The Brag Media
Opinion August 28, 2018

What is the ROI of a music video for developing artists in 2018?

What is the ROI of a music video for developing artists in 2018?

I often wonder why developing artists invest $5,000 – $15,000 on video clips.

Judging by the view counts some of these videos get, it looks like they’re paying $2-$4 per view?!? Wow, what a waste of time, energy and precious budget that is.

Marketing and band managers need to seriously re-think the value of polished video clips in 2018. The odds of Rage, V Music or MTV breaking a band no one has ever heard of is almost zero, so why do we do it? Well, there are only three reasons I can think of to justify spending $5k-15k on a polished video for your developing artists.

1. You have a very viral idea

If your idea has the potential to go viral it might be worth rolling the dice. But just know that idea and execution are two different things.

It’s one thing to think of a genius idea, it’s another to pull it off; and it requires a whole lot of planning, experience and luck to nail viral video concepts.

I speak from experience. Years ago I managed hip hop group Mind Over Matter who came up with an idea to play strip twister with some elderly folk. The concept sounded funny enough that we thought people would watch all the way through and share the video.

However, we really didn’t nail the concept, it notched up 58k views and fell out of memory as the song finished it cycle on Triple J rotation.

The clip cost us over $5k. It was money not well spent in my view as analytics taught us that the 58k views came off the back of the Triple J rotation not off of the strength of the video, which means a much simpler (cheaper) idea would have yielded the same results.

Watch Mind Over Matter’s clip for ‘Real Life’ below:

2. You have a strong visual asset

This is very subjective. If you don’t care about the views you’re getting and you just need a strong visual asset for brand deals, international label shopping or for any other reason, who am I to judge? However I think the, “We need a strong visual asset” argument is over-diagnosed.

3. You have a hit on your hands

No question, if you have a hit song or a soon to be hit song, go make that clip!!

The royalties and CPM revenue alone will give you the return, let alone all the juice in brand recognition you’ll receive as it’s played on every video channel and in every gym around the world.

So what should developing artists be doing?

Here’s some intel we discovered at Seventh Street Media. There is a direct correlation between how polished a piece of content looks and how poorly it performs on social media. That means, the better and more expensive your video clip looks, the less views you’re likely to get.

Sounds counter intuitive doesn’t it? Well not when you think about why people are on socials and how ‘anti-advertising’ we are.

People go on socials to connect with friends and to look at dumb memes, they don’t open Facebook expecting to watch a Hollywood film. So when they see hyper-polished content (i.e. your video clip) they scroll right past it. They either assume it’s an advert or don’t want to sit through your band singing to camera on a beautiful beach for three-and-a-half minutes.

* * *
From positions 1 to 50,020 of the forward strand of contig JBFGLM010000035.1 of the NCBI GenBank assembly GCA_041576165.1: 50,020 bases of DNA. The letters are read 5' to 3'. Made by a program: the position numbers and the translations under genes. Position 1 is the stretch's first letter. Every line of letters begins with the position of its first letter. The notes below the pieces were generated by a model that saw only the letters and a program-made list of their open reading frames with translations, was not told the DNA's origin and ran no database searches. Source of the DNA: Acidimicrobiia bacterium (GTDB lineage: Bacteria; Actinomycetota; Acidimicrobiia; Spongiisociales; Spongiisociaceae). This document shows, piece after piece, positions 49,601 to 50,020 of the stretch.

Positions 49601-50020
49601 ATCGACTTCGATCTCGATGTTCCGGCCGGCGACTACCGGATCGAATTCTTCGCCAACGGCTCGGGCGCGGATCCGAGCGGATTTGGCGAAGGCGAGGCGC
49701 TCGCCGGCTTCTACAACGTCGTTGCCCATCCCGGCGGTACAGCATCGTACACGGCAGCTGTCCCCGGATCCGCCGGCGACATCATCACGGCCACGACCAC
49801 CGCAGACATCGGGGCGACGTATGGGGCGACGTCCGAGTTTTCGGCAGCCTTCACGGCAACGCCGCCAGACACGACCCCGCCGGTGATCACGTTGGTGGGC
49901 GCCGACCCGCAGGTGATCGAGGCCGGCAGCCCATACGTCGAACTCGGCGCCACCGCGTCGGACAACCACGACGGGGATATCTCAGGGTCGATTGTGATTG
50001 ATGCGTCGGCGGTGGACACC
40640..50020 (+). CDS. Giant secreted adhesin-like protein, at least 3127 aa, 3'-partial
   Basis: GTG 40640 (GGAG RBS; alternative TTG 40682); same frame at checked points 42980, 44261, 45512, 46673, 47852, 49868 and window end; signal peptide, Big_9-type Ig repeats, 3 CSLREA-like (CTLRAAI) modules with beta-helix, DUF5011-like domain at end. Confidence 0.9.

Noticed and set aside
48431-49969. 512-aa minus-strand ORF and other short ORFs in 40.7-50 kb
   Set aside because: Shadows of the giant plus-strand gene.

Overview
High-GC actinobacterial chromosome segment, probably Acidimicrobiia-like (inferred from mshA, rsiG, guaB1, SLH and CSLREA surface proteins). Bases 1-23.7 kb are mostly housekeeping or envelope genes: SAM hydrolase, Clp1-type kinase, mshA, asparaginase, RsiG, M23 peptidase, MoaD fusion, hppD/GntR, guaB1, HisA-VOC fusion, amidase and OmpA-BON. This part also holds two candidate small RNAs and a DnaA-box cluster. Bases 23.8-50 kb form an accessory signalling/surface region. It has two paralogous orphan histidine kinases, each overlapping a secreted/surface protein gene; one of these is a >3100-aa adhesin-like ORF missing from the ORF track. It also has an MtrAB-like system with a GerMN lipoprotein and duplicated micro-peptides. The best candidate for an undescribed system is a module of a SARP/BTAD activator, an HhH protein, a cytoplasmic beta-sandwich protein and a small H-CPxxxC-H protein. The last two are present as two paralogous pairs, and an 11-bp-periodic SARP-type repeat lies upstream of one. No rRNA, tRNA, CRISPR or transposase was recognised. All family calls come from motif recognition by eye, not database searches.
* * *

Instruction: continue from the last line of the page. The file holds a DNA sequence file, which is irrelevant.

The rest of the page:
Let’s look at a hypothetical case study:

Option 1

A band spends $5,000 to produce a polished music video and gets 10,000 views on socials. Yay for you.

  • Total cost: $5,000
  • Content produced: 1
  • Lifetime of content rollout: 1 week, max.
  • Results: 10,000 views

Option 2

A band decides to use that $5,000 to produce 10 raw videos. They could be Instagram TV videos, bedroom, or in car performances, or skits etc. Each of these videos gets an average of 3,000 views each (less half of the video clip) bar one video which goes super well and gets 30,000 views.

Remember, you do need a bit of luck to get a viral video so if you produce 10 videos you’re more likely to have an outlier that 10x’s your average view count.

In fact, in my experience you’re almost guaranteed one in every 10 videos you produce to 10x the results of your average performance.

  • Total cost: $5,000
  • Content produced: 10
  • Lifetime of campaign: 10-20 weeks
  • Results: 57,000 views

Let me remind you at this point that Tash Sultana basically launched her whole career with this strategy. Check out our Oral History of her ascent here.

This video below might have over a million views now, but I urge you to go onto her Facebook page and scroll back all the way to 2014. These types of videos were getting 3,000 views each.

Tash Sultana – Blackbird 

A traditional video for $0: This is what all bands should be doing

Here’s the thing though, you can produce a traditional video for your up-and-coming artist for $0. The artist just needs to take the bull by the horns.

Check out the video by Chymes below. The band shot the whole thing on their iPhone and edited it in iMovie. It’s beautiful (and so is the song mind you, wow).

In terms of results, who knows where it will go. It might go nuts if the song takes off, or it might only get 5k-10k views on socials; but to be honest, that’s irrelevant.

The most important thing for the band is that they wanted a visual representation for their music, and to that brief they nailed it. They did it smart, they did it creatively and it didn’t cost them a cent.

Well done Chymes.

Chymes – Wild 

Chymes will be showcasing at the 2018 Australian Music Week.  Details here.

This article originally appeared on The Industry Observer, which is now part of The Music Network.


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